One of my favorite quotes regarding the Power of Persistence comes from Calvin Coolidge:

“Nothing in this world can take the place of persistence. Talent will not; nothing is more common than unsuccessful people with talent.

Genius will not; unrewarded genius is almost a proverb.

Education will not; the world is full of educated derelicts.

Persistence and determination alone are omnipotent. The slogan “press on” has solved and always will solve the problems of the human race”

My personal supplement to this quote would be to state that while nothing “in this world” can take the place of persistence, faithfully  pressing  on, working in harmony with The Power of The Almighty and cooperating with one’s prayers, will move mountains and overcome a multitude of challenges.


The notion that “what does not kill us  makes us stronger” may be found in the writings of Friedrich Nietzsche , Johann Wolfgang von Goethe and others. These kinds of quotes are often used by motivational speakers and others, (including me) to encourage people to bounce back from setbacks and overcome obstacles.

Is this idea really true…if  tragedies, losses and difficulties have not killed us, do we really become stronger? The short answer is “that depends.” And what does it depend upon?

First, let me offer an analogy. If we ingest poison that seriously debilitates us, but is not fatal, is the final result necessarily that we have become stronger? Of course not! We may in fact be severely impaired for the remainder of our lives.

On the other hand, a man named Bill Haast, Director of the Miami Serpentarium Laboratories, has built up an acquired immunity to certain serpents by injecting himself with gradually increasing quantities of venom he had extracted from his snakes.  However, even he  has suffered venom-caused tissue damage, culminating in the loss of a finger following a bite from a Malayan Pit Viper in 2004.

However, returning from the analogy, if one has experienced loss of a job, the death of a loved one, financial difficulties, relationship issues, natural disasters and any number of difficulties, it is human to be saddened, disappointed, in shock–and in reality many do not fully recover or “get stronger.” Others do. Why?

Earlier I said “it depends.” In large measure, it depends on attitude.

There are individuals who have been in major automobile accidents, who have had serious injuries, many setbacks, lengthy therapy — and yet they  persist, overcome and do become stronger; others may have a relatively minor “fender-bender,” and they react as if it were the end of the world.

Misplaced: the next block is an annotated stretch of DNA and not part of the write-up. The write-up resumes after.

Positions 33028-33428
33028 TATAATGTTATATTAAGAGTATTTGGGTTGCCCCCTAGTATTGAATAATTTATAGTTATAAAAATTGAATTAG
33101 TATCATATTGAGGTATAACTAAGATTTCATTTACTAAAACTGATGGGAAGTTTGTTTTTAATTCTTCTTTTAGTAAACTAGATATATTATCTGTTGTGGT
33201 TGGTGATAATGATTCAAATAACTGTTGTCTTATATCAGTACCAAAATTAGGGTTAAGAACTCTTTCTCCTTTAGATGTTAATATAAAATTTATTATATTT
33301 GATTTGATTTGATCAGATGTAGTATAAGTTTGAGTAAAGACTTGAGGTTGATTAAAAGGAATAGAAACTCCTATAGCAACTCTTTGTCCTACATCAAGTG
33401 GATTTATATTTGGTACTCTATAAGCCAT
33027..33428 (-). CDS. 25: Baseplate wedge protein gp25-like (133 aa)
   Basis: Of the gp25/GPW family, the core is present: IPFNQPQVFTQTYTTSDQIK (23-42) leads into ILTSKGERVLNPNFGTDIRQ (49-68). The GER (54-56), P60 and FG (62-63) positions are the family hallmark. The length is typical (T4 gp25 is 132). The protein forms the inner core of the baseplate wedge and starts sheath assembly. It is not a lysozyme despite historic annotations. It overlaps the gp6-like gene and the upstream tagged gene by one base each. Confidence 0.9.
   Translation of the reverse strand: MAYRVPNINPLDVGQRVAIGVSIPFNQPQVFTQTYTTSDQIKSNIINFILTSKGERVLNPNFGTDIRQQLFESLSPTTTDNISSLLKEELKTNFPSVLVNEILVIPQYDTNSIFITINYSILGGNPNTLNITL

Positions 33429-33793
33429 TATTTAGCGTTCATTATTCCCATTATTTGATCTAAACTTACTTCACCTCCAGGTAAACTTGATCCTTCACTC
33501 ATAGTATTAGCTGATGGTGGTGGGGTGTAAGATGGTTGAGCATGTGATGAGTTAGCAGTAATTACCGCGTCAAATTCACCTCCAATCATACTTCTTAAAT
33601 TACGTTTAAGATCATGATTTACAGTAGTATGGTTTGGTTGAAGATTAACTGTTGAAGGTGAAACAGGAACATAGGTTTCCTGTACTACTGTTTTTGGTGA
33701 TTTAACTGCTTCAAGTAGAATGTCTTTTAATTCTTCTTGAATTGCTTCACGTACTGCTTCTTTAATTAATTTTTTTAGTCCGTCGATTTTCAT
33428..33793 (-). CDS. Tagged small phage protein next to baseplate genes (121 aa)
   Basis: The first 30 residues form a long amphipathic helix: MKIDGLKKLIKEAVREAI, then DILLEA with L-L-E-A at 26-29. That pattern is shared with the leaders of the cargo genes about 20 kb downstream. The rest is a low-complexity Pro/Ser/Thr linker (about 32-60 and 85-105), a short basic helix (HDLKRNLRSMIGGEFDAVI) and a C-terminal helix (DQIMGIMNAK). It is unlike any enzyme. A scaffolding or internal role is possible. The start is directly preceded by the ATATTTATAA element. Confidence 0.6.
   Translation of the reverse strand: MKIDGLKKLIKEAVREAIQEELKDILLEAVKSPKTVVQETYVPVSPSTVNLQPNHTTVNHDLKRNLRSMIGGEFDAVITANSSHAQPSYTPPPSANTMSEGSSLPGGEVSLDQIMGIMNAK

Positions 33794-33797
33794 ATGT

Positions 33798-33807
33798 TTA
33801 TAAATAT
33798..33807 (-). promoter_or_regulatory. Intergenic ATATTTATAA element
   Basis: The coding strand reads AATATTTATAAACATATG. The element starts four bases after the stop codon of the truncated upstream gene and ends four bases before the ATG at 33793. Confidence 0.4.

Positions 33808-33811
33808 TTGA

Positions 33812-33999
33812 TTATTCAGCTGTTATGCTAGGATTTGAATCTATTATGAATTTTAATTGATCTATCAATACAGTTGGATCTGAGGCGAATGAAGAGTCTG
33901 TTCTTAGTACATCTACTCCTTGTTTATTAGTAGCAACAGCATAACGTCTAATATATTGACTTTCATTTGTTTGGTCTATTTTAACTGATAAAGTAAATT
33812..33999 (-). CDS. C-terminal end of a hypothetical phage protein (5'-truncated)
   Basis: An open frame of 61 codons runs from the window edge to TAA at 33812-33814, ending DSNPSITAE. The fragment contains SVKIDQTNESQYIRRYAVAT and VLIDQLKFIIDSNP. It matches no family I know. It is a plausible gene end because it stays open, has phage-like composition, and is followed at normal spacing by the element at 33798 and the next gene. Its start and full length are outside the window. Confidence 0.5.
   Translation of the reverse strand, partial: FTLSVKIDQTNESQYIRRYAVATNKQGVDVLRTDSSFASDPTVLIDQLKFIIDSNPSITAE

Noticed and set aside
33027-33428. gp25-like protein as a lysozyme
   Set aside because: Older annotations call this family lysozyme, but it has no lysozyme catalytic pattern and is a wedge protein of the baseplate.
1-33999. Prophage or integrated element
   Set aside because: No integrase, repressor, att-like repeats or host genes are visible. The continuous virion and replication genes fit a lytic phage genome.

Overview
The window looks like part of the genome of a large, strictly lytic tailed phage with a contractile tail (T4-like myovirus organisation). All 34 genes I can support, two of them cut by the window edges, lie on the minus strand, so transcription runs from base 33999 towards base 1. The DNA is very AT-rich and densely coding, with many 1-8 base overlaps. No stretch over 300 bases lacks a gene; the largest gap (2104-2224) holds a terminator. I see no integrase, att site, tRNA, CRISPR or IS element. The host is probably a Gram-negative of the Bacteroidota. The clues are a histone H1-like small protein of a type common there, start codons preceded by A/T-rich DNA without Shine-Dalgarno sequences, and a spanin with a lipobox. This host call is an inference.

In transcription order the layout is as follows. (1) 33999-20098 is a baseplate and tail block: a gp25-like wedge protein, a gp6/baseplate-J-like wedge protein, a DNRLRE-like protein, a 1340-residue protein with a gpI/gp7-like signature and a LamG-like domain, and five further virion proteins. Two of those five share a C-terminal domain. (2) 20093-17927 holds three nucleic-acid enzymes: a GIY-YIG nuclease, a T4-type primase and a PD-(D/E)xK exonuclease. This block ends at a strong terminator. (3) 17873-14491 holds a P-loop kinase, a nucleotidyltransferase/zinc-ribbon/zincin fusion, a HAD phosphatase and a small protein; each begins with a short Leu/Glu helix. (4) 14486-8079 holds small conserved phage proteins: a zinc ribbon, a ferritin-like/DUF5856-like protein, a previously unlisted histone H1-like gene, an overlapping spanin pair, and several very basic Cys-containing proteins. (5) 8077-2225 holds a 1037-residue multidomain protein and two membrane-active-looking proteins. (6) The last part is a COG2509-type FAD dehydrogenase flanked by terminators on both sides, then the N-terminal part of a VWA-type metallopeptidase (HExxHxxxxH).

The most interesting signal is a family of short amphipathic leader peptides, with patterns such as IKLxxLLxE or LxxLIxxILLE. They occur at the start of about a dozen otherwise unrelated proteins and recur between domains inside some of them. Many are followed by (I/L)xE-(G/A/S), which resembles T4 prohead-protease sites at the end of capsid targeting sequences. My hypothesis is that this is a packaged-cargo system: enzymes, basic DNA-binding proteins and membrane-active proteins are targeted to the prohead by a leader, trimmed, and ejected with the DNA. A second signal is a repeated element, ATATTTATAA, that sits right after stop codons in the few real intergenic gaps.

Our attitude plays a major role in how our unfortunate circumstances ultimately pan out. I’ve often said, it’s not so much about what happens to us…it has more to do with how we choose to react to what happens.

The Bible declares,As a man thinks in his heart’ so is he,” (Proverbs 23:7).

The original Hebrew for the word think means  “to split or divide,” conveying the idea of choice. How we choose to react to our challenges…or even to the ordinary issues of our lives, will impact the outcome. If one chooses to be negative about one’s circumstances, in large measure we initiate a conspiracy against ourselves  to embrace misfortune; if one decides instead to have a positive, proactive, attitude, the results will be very different — often extraordinary.

Our circumstances alone do not determine who we are…our attitude is the more likely variable to determine who we may become.

John A. Fallone

One of my favorite quotes is the famous excerpt, The Man in the Arena, from Theodore Roosevelt’s speech, Citizenship in a Republic, which he delivered on April 23, 1910 at the University of Paris, Sorbonne:

“It is not the critic who counts…not the man who points out how the strong man stumbles or where the doer of deeds could have done better.

The credit belongs to the man who is actually in the arena, whose face is marred by dust and sweat and blood, who strives valiantly, who errs and comes up short again and again, because there is no effort without error or shortcoming, but who knows the great enthusiasms, the great devotions, who spends himself for a worthy cause

…who, at the best, knows, in the end, the triumph of high achievement, and who, at the worst, if he fails, at least he fails while daring greatly, so that his place shall never be with those cold and timid souls who knew neither victory nor defeat.”

Theodore Roosevelt

“Citizenship in a Republic,”
Speech at the Sorbonne, Paris, April 23, 1910

Anyone who has spent considerable time and effort in any challenging human endeavor can relate to the idea of being “In the Arena.” Those of us in the business world who have pounded the pavement, flown countless thousands of miles to solve problems, offer solutions…or brave souls who serve in the military…or volunteers who help those in need…parents juggling multiple balls, caring for their children, working tirelessly in a stressful world — understand what it means to be in the arena — and then of course, there are always the critics.

As Roosevelt declares…critics are not the ones who count…on the other hand, those who serve others, lead others, educate others do strive valiantly; they may stumble…miss the mark; however, to dare greatly is to demonstrate courage; to merely stand on the sidelines – – outside of the arena and criticize, is in many respects cowardly. Failing while daring greatly is better than neither failing nor succeeding because one is not in the arena.